Trippy 3D Haunted House, Kreepy Klowns at SCREAMS Halloween Theme Park

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For the month of October, the Scarborough Renaissance Festival morphs into its creepy doppelganger, SCREAMS Halloween Theme Park. Situated off I-35 in Waxahachie, the park boasts five haunted attractions: 3D Pirates of Peril Point, Arcane Asylum, Unkel Koy's Klown Maze, Castle of Darkness and the Ghoulish Graveyard.

SCREAMS deserves a four out of five vigorous bone rattles for pure entertainment value. The one minus is admission, $24.99 for those six and over. That can get pricey for a family, but groups of 15 or more can buy tickets ahead of time for $19.99 each. For the money, there's a lot to do, from the novelty of a 3D haunted house to a movie area for beleaguered parents to relax with an icy adult beverage while their progeny scamper around the grounds.

A piece of advice: watch your back, or grow eyes in the back of your head. Actors in elaborate costumes -- a midget wind-up doll, a winged Mothman on stilts -- circulate inside and outside the gates, sneaking up behind unsuspecting park-goers in line to buy tickets. These actors take what they do seriously, and don't tend to break character.

The showpiece of the park is 3D Pirates of Peril Point. Before entering, we (myself and boyfriend Zack, who gamely came along at my request) were given 3D glasses. Keep them on and you'll be treated to an experience Albert Hoffman, the papa of LSD, would've approved of.

Splatters of neon paint -- flamingo pink, electric yellow and sherbert orange -- jumped off the walls of the narrow corridor and skulls hidden behind trap doors. Though I knew better, I tried to touch the floating flecks. "Good thing we didn't drink before we got here," Zack said.

An actor dressed as a decomposing pirate took this as a cue to announce his presence inches from my face. "Gimme your gold!" he shouted. It startled the hell out of me. People are easy prey when they're distracted by pretty, floating colors. Plus, I made the rookie mistake of being the second person in the group. The first person passes unmolested, then bam! A deranged clown or guy wielding a shrieking chainsaw jumps out from a dark, unseen corner.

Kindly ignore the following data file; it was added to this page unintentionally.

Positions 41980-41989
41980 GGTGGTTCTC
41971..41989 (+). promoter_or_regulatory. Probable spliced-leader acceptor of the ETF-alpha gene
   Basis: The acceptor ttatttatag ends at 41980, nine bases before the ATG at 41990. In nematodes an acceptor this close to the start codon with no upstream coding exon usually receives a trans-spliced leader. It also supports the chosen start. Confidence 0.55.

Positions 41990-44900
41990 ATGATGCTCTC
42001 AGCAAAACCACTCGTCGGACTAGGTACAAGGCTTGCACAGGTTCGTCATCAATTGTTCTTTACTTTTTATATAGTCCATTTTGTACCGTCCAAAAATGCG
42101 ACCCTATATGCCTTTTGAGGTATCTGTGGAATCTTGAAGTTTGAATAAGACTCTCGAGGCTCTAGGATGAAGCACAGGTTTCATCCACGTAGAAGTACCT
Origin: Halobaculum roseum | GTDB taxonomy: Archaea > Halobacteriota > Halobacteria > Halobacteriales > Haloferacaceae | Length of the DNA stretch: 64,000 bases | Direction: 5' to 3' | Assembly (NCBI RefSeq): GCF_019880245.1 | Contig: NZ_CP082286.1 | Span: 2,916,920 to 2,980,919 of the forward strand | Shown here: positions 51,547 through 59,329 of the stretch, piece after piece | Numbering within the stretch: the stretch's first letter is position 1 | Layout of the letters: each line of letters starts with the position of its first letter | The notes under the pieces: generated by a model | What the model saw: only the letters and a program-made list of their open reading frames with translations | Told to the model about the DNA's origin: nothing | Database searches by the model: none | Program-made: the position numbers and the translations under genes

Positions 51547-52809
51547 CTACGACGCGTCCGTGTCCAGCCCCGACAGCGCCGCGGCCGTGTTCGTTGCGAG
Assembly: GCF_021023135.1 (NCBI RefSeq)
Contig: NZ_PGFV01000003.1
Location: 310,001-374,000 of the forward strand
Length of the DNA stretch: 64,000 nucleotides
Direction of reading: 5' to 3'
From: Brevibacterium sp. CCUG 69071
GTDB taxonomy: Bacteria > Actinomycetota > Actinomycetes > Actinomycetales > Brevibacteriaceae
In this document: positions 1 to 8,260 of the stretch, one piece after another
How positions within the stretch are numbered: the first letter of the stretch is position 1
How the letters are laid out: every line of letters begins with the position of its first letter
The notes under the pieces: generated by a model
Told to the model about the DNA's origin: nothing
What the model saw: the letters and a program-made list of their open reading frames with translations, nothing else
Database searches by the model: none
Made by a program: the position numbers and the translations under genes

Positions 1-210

A spinning vortex, dotted with more electric 3D paint, is a trip. It feels like you're being pushed to one side, but it's an illusion. I agreed with the little girl who told her mom, "I wanna go again!"

Next, we moved on to Unkel Koy's Klown Maze. To his credit, the carny character (perhaps Unkel Koy himself?) manning the front wasn't fazed when when a gaggle of teenage girls burst out of the entrance because they couldn't find the way out. They were suitably scorned by the hundred or so people in line. A feeble "Shut up!" from one of the girls only egged it on. Suckers.

The maze, populated by overgrown clowns and illuminated by strobe lights, made me slightly ill from motion sickness. It goes without saying (but I'll do it anyway) that those who suffer from coulrophobia, the fancy name for fear of clowns, should skip this one. For the record, we managed to find our way to the end, which leads out to a paintball range. Take out that clownish rage with a few potshots.

My second favorite haunt, after the 3D extravaganza, was the Arcane Asylum, a mental institution gone very, very bad. Incoherent scribbles covered a wall near a floating body a la The Exorcist. Discarded pill bottles littered the floor. "No one ever leaves," we were told as we entered, and by the end, we half believed it. "Sarah, Sarah, Sarah," a girl screamed, as she loomed above our heads. There's no touching at SCREAMS. The actors keep their hands off you, and you keep your hands off them. Everybody's happy.

There are touches of the Renaissance festival here and there, like fortune telling and a psychic, but it doesn't take away from the overall Halloween theme. SCREAMS also offers "Zombie" or "Necromancer" wedding packages for brides and grooms, complete with a costumed officiant. No knots have been tied so far this year, says marketing director Laurie Mosley. But there's still time, ladies! Send an invite to the Observer.

A few other pieces of advice: wear closed toe shoes, because you'll be walking on open ground. Also, some spots in the indoor attractions are difficult to navigate in the dark. SCREAMS also offers a fast pass that allows you to skip to the head of the line. It's an extra $15, but I highly recommend spending the extra cash to avoid 30 to 60 minute waits, or if your group wants to visit each attraction multiple times.

The park is open Friday and Saturday nights from 7:30 p.m. to 1:30 a.m. until October 29, then one last time 7:30 - 11 p.m., Sunday, October 30.

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